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Toxins 2018, 10(5), 175; https://doi.org/10.3390/toxins10050175

Exploiting Botulinum Neurotoxins for the Study of Brain Physiology and Pathology

CNR Neuroscience Institute, via G. Moruzzi 1, 56124 Pisa, Italy
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Received: 31 March 2018 / Revised: 21 April 2018 / Accepted: 23 April 2018 / Published: 25 April 2018
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Abstract

Botulinum neurotoxins are metalloproteases that specifically cleave N-ethylmaleimide-sensitive factor attachment protein receptor (SNARE) proteins in synaptic terminals, resulting in a potent inhibition of vesicle fusion and transmitter release. The family comprises different serotypes (BoNT/A to BoNT/G). The natural target of these toxins is represented by the neuromuscular junction, where BoNTs block acetylcholine release. In this review, we describe the actions of botulinum toxins after direct delivery to the central nervous system (CNS), where BoNTs block exocytosis of several transmitters, with near-complete silencing of neural networks. The use of clostridial neurotoxins in the CNS has allowed us to investigate specifically the role of synaptic activity in different physiological and pathological processes. The silencing properties of BoNTs can be exploited for therapeutic purposes, for example to counteract pathological hyperactivity and seizures in epileptogenic brain foci, or to investigate the role of activity in degenerative diseases like prion disease. Altogether, clostridial neurotoxins and their derivatives hold promise as powerful tools for both the basic understanding of brain function and the dissection and treatment of activity-dependent pathogenic pathways. View Full-Text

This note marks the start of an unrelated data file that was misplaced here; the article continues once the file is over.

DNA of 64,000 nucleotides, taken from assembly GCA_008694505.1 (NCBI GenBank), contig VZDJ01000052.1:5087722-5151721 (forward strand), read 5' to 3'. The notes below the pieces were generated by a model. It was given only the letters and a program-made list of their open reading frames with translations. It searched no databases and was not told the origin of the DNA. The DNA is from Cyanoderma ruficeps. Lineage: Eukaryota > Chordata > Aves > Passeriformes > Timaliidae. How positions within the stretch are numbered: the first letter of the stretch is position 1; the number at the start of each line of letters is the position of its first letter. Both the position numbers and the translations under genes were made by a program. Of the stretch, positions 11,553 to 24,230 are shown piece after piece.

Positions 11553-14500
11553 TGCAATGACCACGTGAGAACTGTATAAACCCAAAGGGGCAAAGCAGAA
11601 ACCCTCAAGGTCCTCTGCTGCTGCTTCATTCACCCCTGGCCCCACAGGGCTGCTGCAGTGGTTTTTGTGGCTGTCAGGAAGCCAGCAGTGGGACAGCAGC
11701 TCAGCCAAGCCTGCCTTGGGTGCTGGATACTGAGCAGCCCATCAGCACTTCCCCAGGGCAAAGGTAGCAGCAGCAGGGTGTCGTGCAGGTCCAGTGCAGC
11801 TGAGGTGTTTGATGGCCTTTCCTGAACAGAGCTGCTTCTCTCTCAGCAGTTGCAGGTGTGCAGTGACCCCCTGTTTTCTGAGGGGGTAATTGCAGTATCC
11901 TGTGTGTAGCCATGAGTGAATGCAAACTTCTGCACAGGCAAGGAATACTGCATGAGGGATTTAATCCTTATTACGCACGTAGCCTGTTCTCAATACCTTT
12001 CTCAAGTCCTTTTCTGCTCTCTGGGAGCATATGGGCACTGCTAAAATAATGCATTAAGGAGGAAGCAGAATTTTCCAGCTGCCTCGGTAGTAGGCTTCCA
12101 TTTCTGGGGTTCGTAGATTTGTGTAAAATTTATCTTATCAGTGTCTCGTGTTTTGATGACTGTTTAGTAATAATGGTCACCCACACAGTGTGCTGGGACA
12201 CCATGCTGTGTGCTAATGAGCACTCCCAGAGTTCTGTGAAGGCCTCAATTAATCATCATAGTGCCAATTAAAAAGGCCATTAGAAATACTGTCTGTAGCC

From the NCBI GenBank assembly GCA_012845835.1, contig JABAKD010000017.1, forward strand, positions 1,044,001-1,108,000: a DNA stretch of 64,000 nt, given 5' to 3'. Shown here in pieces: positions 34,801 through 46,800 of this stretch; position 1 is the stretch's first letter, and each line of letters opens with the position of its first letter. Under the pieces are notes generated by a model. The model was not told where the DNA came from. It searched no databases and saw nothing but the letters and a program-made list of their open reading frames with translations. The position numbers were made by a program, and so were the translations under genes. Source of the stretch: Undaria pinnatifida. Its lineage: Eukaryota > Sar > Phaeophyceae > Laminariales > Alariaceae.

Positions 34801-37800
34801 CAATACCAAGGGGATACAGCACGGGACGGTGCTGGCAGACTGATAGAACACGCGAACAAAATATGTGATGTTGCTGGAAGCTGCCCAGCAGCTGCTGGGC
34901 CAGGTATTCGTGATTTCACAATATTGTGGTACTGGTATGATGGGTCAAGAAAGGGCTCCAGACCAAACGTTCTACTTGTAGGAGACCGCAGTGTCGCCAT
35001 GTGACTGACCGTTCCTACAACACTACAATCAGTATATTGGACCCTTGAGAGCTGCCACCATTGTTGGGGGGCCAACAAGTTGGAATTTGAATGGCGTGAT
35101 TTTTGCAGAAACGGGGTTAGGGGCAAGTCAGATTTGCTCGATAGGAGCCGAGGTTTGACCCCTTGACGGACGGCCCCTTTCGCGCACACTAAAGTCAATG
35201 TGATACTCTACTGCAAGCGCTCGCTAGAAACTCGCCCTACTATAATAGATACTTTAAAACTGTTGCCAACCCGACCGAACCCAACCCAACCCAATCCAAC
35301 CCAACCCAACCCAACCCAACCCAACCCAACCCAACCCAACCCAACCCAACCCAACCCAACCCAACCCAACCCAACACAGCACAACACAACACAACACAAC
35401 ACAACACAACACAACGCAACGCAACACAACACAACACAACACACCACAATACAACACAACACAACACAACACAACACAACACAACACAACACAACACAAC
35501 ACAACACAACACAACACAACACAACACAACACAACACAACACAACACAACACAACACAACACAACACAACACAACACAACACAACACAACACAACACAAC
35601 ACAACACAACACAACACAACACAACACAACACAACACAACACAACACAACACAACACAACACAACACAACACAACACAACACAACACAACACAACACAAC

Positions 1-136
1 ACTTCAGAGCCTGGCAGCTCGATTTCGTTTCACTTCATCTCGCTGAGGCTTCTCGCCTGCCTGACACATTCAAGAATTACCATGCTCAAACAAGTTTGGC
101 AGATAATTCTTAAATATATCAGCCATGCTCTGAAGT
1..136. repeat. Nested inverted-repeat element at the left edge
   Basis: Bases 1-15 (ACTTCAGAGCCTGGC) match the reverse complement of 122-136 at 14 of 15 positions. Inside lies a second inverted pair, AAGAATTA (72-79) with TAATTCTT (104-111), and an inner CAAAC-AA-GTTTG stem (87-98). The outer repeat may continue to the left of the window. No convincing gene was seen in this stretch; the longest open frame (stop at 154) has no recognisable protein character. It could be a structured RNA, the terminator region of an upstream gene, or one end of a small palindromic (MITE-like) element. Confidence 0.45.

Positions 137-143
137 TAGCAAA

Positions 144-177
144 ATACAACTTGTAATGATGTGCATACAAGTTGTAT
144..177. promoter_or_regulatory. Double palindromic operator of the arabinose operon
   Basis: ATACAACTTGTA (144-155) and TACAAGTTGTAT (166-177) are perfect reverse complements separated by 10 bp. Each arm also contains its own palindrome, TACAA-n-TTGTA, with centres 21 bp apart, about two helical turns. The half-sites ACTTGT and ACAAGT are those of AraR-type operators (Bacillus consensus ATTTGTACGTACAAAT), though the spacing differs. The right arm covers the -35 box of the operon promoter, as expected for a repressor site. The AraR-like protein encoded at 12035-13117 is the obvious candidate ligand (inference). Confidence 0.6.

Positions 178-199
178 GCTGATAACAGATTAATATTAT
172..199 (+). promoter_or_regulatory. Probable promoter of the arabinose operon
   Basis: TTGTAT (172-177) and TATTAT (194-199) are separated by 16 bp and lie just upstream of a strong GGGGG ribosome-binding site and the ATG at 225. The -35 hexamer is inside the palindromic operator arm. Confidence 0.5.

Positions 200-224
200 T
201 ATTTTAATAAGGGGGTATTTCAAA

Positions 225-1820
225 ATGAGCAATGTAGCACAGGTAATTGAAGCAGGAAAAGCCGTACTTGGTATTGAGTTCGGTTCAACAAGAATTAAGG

Keywords: synaptic transmission; SNAP-25; epilepsy; Parkinson’s disease; neurotransmission blockade; electrical activity; prion disease synaptic transmission; SNAP-25; epilepsy; Parkinson’s disease; neurotransmission blockade; electrical activity; prion disease
This is an open access article distributed under the Creative Commons Attribution License which permits unrestricted use, distribution, and reproduction in any medium, provided the original work is properly cited. (CC BY 4.0).
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Caleo, M.; Restani, L. Exploiting Botulinum Neurotoxins for the Study of Brain Physiology and Pathology. Toxins 2018, 10, 175.

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